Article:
Text Strings

Text strings should use single-apostrophe unless the text string contains a lot of single-apostrophes (e.g. if the text string is a SQL statement):

'Hello, world!';
$strHtml '<div id="someDiv" class="pullQuote">This is some content</div>';
$strSqlStatement "SELECT * FROM my_table WHERE first_name LIKE 'John%';";

Implicit variable lookups should not be allowed.  Use the dot-operator for concatenation instead.  For text strings that concatenate multiple strings and variables together, sprintf() might be a cleaner approach:

// NOT Recommended
$strBadString "Hello, my name is $strFirstName $strLastName and today is $strDate.";

// Do either of these instead
$strBetterString 'Hello, my name is ' $strFirstName ' ' $strLastName ' and today is ' $strDate;

$strBest sprintf('Hello, my name is %s %s and today is %s',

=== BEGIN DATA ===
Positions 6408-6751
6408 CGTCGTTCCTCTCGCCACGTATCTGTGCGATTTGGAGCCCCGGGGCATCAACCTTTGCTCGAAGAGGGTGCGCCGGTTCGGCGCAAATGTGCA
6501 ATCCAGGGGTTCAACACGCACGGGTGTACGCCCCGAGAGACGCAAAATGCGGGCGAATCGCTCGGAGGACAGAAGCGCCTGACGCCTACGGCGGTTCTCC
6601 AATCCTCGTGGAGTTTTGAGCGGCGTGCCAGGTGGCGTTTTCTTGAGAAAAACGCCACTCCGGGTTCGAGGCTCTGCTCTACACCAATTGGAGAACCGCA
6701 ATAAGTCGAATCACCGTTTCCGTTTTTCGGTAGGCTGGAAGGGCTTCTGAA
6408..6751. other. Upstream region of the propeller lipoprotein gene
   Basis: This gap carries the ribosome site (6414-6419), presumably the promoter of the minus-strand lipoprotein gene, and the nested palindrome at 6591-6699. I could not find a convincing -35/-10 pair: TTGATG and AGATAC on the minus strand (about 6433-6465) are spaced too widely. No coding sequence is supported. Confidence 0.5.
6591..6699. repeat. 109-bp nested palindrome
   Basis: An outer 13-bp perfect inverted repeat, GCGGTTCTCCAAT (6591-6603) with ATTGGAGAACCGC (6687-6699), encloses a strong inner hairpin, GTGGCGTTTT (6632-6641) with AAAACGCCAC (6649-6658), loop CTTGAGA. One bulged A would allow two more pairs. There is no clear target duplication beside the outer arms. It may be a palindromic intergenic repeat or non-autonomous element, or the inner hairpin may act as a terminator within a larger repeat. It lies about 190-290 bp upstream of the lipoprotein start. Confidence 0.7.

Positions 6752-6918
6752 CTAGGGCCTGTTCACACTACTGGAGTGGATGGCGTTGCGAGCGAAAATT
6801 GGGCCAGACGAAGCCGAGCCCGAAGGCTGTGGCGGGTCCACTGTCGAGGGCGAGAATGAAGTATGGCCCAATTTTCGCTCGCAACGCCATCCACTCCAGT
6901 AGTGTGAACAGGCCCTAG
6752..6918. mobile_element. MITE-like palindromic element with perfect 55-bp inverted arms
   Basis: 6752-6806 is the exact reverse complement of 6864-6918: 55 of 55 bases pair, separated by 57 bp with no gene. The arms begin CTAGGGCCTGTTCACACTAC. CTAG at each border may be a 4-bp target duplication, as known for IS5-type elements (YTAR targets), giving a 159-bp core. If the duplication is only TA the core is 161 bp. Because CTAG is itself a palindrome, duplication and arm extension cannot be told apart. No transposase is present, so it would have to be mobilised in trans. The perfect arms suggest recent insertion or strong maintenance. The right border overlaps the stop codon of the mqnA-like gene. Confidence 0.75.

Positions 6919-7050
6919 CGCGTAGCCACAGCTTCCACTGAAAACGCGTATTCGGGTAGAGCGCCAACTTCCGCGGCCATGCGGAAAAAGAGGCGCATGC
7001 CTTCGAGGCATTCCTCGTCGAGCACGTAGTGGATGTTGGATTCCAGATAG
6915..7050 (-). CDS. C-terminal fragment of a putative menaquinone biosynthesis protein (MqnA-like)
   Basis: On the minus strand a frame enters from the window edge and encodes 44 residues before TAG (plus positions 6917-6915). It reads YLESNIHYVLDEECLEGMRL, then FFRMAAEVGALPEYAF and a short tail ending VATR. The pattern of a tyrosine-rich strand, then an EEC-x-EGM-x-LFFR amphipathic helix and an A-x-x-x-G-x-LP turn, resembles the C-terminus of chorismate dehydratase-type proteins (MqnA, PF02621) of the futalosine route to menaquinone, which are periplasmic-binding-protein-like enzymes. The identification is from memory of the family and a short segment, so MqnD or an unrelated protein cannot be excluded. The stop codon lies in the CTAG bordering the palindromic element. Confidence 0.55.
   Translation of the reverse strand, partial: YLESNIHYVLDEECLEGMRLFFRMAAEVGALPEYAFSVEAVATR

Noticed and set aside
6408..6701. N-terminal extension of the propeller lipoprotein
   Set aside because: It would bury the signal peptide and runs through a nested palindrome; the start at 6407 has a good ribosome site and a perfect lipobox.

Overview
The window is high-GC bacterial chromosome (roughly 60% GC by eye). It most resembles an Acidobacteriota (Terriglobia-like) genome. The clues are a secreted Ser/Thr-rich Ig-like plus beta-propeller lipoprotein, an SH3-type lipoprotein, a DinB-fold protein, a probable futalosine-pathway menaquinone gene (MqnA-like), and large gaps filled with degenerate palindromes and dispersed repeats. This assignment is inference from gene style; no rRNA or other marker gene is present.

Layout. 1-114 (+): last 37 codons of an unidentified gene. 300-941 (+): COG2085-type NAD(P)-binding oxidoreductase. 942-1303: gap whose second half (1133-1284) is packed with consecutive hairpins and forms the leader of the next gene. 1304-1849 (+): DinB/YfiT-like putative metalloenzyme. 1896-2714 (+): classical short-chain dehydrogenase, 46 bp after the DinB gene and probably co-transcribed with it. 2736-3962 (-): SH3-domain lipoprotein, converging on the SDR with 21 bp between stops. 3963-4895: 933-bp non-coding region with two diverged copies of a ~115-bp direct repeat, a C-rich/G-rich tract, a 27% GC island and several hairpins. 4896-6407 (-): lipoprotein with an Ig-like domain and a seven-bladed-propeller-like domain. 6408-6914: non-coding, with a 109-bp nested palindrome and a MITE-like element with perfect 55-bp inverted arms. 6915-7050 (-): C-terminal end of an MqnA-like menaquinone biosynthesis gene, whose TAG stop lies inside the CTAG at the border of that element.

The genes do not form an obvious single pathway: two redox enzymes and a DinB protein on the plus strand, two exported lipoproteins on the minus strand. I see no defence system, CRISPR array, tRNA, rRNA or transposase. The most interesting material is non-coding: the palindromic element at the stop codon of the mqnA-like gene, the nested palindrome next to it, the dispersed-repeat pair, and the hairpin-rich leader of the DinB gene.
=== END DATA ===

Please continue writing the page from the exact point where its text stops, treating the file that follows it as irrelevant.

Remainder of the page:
• Full PHP-start tags should be used (“<?php”) instead of “short” tags (“<?”)
  • PHP Print shortcut (“<?=“) should never be used.
  • Commands like print and echo should never be used when not in cli context.  Use _p() instead.
  • eval() should be avoided at all costs
  • backtick operators (“`”) should be avoided as well.  Use PHP methods like exec() instead.
  • PHP code files should have no leading or tailing whitespace.  The php start tag should be the very first item in the file and the php end tag should be the very last item in the file.
  • Always explicitly provide a PHP end tag.
  • Never use ASP-style start and end tags to start and end PHP.